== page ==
On the platform two young men in beautiful suits and ties were doing the drunken waltz – The less drunk one trying to hold up a more drunk companion who is heading for the ground. Round and round and down and down they went until finally gravity won and the more drunk man had a little lie down on the platform while his mate went off to find – who knows what?
As I plodded up to the station office, I passed another beautifully dress couple in their 40’s doing a similar waltz, he holding up her. She was barefoot and hatless. The air was loud with people yelling “Here I’m over here,” “There are no Taxis, call an Uber” and some of them just yelling. God knows what it was like at Flinders Street and Southern Cross stations where most of the race-goers change trains.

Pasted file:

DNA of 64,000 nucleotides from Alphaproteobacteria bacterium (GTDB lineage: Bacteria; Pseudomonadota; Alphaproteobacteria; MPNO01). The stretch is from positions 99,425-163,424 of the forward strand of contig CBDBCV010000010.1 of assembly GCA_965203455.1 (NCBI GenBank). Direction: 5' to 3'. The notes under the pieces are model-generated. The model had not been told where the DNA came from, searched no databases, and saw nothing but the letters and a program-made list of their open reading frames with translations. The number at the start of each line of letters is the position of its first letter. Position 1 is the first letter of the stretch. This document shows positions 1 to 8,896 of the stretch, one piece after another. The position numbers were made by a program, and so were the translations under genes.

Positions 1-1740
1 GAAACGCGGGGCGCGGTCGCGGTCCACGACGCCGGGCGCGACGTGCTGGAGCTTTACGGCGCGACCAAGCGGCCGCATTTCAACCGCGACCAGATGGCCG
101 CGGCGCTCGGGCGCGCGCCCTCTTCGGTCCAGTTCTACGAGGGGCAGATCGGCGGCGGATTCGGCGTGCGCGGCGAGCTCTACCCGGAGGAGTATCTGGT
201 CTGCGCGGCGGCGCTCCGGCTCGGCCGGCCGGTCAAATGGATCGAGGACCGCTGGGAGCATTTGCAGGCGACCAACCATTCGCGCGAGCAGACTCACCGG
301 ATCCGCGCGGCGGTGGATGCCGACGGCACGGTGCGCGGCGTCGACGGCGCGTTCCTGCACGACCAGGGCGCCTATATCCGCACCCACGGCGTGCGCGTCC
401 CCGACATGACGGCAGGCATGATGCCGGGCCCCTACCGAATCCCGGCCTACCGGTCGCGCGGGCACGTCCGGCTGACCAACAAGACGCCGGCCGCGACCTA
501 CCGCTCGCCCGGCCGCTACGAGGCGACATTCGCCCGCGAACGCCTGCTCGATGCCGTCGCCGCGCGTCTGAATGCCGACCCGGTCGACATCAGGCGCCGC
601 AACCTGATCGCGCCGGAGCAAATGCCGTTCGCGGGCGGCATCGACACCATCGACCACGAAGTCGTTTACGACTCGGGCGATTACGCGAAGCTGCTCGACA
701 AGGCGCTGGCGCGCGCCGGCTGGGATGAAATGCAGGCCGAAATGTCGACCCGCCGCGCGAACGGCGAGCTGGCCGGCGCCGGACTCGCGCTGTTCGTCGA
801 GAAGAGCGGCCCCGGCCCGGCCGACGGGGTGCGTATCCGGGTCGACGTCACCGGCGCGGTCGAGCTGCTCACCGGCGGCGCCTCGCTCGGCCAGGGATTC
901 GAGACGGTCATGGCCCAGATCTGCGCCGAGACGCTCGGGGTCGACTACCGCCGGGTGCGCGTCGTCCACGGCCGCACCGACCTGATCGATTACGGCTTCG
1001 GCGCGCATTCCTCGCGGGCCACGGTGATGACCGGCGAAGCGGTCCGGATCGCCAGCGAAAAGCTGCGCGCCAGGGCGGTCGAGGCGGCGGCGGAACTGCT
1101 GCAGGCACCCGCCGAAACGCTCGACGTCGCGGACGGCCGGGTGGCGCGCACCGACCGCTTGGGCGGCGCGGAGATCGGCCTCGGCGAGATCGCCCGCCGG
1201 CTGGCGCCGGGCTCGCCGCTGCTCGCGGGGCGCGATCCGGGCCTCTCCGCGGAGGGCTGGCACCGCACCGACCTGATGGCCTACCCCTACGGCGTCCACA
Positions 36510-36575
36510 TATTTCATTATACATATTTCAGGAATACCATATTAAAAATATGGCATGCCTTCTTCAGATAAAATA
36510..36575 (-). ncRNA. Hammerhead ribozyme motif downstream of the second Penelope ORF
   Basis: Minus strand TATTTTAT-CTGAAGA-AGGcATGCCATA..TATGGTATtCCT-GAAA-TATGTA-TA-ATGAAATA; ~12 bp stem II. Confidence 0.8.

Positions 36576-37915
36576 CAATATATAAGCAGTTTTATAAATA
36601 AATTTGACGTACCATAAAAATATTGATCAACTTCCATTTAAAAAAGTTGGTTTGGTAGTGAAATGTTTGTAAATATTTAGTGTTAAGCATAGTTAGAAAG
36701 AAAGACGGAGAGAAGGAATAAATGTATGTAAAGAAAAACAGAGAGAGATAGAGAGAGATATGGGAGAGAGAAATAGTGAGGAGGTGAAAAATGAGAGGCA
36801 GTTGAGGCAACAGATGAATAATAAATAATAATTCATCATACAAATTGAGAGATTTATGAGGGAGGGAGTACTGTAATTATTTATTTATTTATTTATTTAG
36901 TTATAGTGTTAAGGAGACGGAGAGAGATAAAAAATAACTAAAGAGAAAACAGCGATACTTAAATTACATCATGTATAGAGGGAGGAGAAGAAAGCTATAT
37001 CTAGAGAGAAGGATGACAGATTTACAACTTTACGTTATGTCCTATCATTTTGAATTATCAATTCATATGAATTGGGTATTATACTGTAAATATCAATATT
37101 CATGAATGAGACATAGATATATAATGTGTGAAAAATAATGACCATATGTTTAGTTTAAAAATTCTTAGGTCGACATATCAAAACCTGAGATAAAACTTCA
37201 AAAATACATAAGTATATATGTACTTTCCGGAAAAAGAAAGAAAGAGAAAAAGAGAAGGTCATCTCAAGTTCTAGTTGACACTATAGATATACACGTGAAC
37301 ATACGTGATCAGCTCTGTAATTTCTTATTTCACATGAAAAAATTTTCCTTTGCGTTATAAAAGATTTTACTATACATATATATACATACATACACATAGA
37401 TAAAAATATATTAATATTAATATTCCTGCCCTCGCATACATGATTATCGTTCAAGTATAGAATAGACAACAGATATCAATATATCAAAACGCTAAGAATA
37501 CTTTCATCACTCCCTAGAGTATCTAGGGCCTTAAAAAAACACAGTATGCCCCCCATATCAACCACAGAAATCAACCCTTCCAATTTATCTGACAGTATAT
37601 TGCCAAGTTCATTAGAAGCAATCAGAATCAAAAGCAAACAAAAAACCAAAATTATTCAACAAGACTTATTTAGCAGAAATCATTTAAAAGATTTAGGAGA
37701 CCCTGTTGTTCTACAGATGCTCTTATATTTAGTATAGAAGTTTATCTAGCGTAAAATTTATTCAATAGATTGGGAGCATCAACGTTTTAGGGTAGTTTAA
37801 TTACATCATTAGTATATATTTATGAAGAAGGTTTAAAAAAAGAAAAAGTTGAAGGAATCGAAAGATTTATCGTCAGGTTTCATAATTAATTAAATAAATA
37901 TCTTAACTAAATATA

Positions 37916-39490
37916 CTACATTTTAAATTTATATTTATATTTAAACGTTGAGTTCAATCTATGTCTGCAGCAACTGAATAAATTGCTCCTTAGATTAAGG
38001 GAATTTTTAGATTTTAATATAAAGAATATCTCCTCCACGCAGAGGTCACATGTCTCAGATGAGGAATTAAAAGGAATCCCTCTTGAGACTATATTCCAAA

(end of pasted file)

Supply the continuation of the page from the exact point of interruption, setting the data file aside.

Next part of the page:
“Someone’s passed out on Platform 4” I told the Station Officer who sighed, and called up the para-medic. Out the back the other para-medic (two are rostered at the Junction every race day. Also three extra cleaners) was out there taking care of a young woman throwing up in a bag.
I stayed in the warm office helping the Station officer deal with the stream of lost hats, wallets, bags and shoes and deal with drunks complaining about trains and asking for cabs and trying not to get too close to anyone so that they wouldn’t be overwhelmed by my eau de sausage.
By the time my train home came, the spare paramedic was down on platform 4 wheel chair at the ready, helping the young man haul his mate to his feet and watching tensely as they staggered round and round the platform until a train came in and took them safely away.
Over the last couple of weeks, I’ve been fascinated by an older man who potters past the station in the late afternoons, wearing a floppy khaki hate and carrying a fine mesh butterfly net.